District 10 sets aside $250,000 for Guadalupe Oak Grove Park woodland management

On December 4, 2017, Mollie Tobias of the City’s Adopt-a-Park program and her crew, including our Parks, Recreation & Neighborhood Services maintenance team, supported the Swath Project in the Guadalupe Oak Grove Park.  You may recall that the Swath is a section of our park, between the east and central trails, 30 foot wide and about 420 foot long, in which 1-year Blue and Valley Oak seedlings were flagged.

These small ‘starts’ have been out competed by Coast Live Oak saplings for years.  They are encroaching from two main areas: the dog-park entry area, near the Villas of Almaden and the main GOGP entry off of Thorntree.  As a result, our open Blue and Valley oak woodland on the Valley floor has been transitioning to a closed Oak woodland.  It was initially thought that the Blue and Valley oaks were not regenerating.  However, Lee Pauser, Dave Poeschel and I found that these starts were there and were just being out-competed by Coast Live Oak saplings and the unmanaged European grasses.

The idea of the Swath is to demonstrate this regeneration by removing the Coast Live Oak saplings, then caging the Blue and Valley Oak starts to protect them from wildlife, providing occasional summer water, and promoting their establishment through the removal of weeds and grasses adjacent to these starts. Preserving the unique GOGP (one of the last two remaining Valley and Oak woodlands in the Santa Clara Valley) requires woodland management and Monday’s effort is a first step!   Thanks to the commitment of District 10 and our Councilman Johnny Khamis, funding at a level of $250K has been set-aside to involve H.T. Harvey and Associates, environmental consultants, in the woodland management of this park!

We ant to thank the dozen volunteers from the Signifyd Company for their help in coordination with project leads Lee Pauser and I.  Ninety-five percent of the scheduled work was performed between 1:30 and 4:30 p.m. on the workday!  I’m sure there will be a lot of sore muscles and a few bruises at Signifyd come Tuesday!

Park users should see a notable difference in the condition of the park in the area of the Swath.  This is illustrated in the photo comparison below.

Thanks again to all involved.

Patrick Pizzo


5 responses to this post.

  1. Posted by sqrrlady on December 6, 2017 at 4:37 pm

    please just make sure the ground dwellers have enough cover and enough to eat. First and foremost it is their homeland. Personally I wish it would be left alone to evolve as nature wishes without us managing everything.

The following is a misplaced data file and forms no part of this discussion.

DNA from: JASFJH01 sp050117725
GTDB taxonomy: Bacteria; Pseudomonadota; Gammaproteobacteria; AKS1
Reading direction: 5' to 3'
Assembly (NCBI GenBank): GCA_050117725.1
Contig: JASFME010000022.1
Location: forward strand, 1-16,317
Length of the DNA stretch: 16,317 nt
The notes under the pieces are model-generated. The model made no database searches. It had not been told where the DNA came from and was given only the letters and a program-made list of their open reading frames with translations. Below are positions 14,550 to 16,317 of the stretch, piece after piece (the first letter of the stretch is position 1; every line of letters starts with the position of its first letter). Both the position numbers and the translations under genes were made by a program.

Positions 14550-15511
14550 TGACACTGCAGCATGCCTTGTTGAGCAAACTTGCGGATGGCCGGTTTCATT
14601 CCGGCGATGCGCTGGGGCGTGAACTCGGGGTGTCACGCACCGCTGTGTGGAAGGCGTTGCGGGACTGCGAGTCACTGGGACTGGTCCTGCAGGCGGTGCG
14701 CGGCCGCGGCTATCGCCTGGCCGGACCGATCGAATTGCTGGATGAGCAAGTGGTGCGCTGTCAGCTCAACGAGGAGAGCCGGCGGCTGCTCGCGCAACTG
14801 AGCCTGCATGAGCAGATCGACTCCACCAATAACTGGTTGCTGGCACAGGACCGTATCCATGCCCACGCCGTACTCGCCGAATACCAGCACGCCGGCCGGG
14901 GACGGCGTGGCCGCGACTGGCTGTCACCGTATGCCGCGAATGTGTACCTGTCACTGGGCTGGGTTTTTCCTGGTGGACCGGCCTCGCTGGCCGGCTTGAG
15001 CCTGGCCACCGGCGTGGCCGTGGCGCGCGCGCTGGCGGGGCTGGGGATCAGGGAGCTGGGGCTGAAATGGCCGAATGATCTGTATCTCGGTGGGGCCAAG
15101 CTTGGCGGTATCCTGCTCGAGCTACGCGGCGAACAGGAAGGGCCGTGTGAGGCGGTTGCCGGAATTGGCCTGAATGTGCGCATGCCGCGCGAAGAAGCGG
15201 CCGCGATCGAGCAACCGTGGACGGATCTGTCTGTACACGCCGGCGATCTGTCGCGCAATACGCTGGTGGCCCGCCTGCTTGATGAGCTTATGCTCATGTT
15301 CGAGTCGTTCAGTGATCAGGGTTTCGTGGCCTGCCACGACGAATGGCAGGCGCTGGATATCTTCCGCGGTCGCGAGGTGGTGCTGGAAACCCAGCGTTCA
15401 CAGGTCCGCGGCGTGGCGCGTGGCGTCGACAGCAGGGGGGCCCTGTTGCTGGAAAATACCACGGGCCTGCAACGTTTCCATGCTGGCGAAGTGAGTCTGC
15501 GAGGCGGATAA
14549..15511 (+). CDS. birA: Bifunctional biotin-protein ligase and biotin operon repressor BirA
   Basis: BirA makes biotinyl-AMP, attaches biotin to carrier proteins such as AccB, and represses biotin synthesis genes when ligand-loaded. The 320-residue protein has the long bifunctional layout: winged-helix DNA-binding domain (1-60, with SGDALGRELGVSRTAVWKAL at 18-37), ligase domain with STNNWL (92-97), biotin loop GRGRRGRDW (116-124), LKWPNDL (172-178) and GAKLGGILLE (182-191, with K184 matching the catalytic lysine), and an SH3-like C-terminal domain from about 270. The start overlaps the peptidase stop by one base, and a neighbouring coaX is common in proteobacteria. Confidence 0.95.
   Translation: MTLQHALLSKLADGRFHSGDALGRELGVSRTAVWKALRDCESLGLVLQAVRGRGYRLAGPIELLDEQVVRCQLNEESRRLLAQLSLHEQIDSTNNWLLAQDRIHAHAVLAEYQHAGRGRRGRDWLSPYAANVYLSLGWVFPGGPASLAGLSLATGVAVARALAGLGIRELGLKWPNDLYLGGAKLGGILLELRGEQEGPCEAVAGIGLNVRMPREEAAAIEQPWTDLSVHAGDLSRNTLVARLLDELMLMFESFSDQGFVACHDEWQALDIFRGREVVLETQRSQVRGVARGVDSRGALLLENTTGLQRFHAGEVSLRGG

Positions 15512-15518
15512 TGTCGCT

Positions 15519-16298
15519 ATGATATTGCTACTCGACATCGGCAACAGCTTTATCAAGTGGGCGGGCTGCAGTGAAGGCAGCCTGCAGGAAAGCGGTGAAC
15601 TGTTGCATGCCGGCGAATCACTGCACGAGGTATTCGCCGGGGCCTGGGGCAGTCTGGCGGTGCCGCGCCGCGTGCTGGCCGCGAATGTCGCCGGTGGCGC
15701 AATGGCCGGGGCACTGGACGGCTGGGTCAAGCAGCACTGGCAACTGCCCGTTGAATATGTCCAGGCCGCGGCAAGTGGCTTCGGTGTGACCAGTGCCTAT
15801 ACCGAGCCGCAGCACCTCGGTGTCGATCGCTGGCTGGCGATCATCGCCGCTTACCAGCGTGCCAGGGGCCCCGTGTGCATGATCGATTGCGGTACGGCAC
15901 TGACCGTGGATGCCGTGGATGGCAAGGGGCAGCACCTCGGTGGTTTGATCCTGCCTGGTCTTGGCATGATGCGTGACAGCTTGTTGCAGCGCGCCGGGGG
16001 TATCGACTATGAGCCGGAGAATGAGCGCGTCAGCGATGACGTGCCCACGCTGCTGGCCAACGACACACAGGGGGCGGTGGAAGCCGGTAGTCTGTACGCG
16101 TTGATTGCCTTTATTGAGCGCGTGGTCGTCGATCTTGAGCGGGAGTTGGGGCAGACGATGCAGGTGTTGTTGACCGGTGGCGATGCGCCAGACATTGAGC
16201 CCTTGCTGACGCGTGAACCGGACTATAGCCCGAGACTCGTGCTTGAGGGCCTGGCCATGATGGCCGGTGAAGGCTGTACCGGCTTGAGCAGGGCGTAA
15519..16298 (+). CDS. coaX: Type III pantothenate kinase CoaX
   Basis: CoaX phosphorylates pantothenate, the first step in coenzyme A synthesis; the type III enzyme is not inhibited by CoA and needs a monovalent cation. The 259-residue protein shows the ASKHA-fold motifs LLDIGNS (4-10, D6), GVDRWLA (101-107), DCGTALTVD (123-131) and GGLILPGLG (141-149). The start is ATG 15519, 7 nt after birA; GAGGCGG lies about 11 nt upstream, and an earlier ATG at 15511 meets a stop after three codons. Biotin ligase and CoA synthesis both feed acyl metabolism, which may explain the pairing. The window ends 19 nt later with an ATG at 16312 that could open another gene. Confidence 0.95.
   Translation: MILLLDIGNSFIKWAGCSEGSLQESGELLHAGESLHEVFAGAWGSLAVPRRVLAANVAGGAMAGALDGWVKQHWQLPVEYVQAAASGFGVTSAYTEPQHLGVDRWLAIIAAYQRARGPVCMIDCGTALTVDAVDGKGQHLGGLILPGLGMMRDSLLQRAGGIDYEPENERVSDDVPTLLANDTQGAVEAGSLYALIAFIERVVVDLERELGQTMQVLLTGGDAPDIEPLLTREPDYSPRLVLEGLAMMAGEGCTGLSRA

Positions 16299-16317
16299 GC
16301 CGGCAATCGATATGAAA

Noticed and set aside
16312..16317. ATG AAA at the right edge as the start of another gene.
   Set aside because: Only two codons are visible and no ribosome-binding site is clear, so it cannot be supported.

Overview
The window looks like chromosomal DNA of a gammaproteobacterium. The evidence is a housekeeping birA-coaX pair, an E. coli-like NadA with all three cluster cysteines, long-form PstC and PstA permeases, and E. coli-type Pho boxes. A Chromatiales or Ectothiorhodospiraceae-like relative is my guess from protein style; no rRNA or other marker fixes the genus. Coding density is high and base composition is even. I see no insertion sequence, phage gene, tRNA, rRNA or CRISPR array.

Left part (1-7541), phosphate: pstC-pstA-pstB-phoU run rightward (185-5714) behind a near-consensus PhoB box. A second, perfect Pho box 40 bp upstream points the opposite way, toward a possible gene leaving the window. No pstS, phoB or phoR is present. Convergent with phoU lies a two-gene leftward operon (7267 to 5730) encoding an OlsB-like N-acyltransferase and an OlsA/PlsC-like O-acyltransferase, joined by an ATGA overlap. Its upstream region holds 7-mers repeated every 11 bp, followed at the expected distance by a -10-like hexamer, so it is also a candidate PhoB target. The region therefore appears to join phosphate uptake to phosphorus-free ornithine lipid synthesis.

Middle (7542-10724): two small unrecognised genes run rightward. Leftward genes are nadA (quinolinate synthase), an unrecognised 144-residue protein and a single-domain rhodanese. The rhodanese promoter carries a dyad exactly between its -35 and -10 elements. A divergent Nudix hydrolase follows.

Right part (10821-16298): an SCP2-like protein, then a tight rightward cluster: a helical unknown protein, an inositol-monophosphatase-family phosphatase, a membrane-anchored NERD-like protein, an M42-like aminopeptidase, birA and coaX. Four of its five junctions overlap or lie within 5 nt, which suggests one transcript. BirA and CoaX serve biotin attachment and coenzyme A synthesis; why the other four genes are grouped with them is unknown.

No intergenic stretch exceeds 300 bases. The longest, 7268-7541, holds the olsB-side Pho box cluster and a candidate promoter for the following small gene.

• Posted by Patrick Pizzo on December 17, 2017 at 4:08 pm

      You have to have human management or you get, for example, the Northern CA and Southern CA fires. Yes: a human enterprise may have started one or both of these; but it is lack of management of the spacing of trees, the accumulation of brush and other ‘natural’ events that build-up the potential for a hot-burn. When we do get a fire- and we always are exposed to the potential for fire, even from nature, the results can be very devastating. The indigenous people of CA understood this and tended the wild. When John Muir first saw the Yosemite, he said that the place looked like a tended, European park, and attributed it to Mother Nature at her finest. However, it was the local Indian tribes that tended the Yosemite, raising the canopy of trees, selecting 40 year or older trees (higher acorn production), limiting the understory through controlled burn: that’s what made Yosemite so special.



      • Posted by sqrrlady on December 18, 2017 at 10:22 am

        Yes Pat you are correct.

        It just that people tend to over manage nature, its not a living room for humans, its for the natural critters. They need those piles of brush for cover, food, nesting, etc. I noticed when the pooch and I went thru last week that one of the favorite large piles that was normally used by the Ground Squirrels and various birds was gone. Nature is an organized mess and should be left that way. We just walk thru its not our home, it belongs to others.


  2. Posted by Patrick Pizzo on December 17, 2017 at 4:09 pm

    For years when I visit GOGP in the mornings I often encounter Dick and April Bowen performing their ritual of walking the park’s trails and picking up trash. Though they don’t seek recognition for their dedication, their commitment to the park is much more deserving of recognition than my occasionally saying ‘thank you’, but I’ll say it again. Thank you Dick and April! Lee Pauser passed this on to me: ppizzo



  3. Posted by Patrick Pizzo on December 30, 2017 at 8:41 am

    On Dec 30, 2017, at 6:03 AM, Janna Pauser wrote:


    This is the first entry in my journal. Thought you’d be interested. Janna

    Guadalupe Oak Grove park Wildflowers 2001

    California Poppy
    Filaree (geranium family)
    Blue Dicks
    Common Yarrow
    California Buttercup
    Checker Bloom
    California Golden Violet (Oak Violet)
    Persian Speedwell
    Purple Night Shade
    Blue Eyed Grass
    Elegant Brodiea
    Cal Gooseberry
    Purple Sanicle
    Miners lettuce
    Shooting Star
    Scarlet Pimpernel
    White and Yellow Mariposa Lilly
    Sticky Monkey Flowers

    With this year’s fire at the north end of the GOGP, we may see a return of some of our wildflowers, assuming it will rain sometime in 2018! pppizzo



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